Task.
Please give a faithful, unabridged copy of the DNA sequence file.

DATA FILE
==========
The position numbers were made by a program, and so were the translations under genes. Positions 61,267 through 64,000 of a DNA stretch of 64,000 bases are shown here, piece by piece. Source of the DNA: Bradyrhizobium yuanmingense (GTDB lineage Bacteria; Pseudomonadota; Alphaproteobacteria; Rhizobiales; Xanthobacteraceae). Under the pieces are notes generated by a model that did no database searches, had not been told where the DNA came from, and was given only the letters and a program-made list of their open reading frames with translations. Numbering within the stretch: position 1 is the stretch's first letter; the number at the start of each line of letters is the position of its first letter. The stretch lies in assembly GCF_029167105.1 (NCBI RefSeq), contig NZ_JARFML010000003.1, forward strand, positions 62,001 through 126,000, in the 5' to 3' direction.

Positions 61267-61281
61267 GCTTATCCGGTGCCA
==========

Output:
The position numbers were made by a program, and so were the translations under genes. Positions 61,267 through 64,000 of a DNA stretch of 64,000 bases are shown here, piece by piece. Source of the DNA: Bradyrhizobium yuanmingense (GTDB lineage Bacteria; Pseudomonadota; Alphaproteobacteria; Rhizobiales; Xanthobacteraceae). Under the pieces are notes generated by a model that did no database searches, had not been told where the DNA came from, and was given only the letters and a program-made list of their open reading frames with translations. Numbering within the stretch: position 1 is the stretch's first letter; the number at the start of each line of letters is the position of its first letter. The stretch lies in assembly GCF_029167105.1 (NCBI RefSeq), contig NZ_JARFML010000003.1, forward strand, positions 62,001 through 126,000, in the 5' to 3' direction.

Positions 61267-61281
61267 GCTTATCCGGTGCCA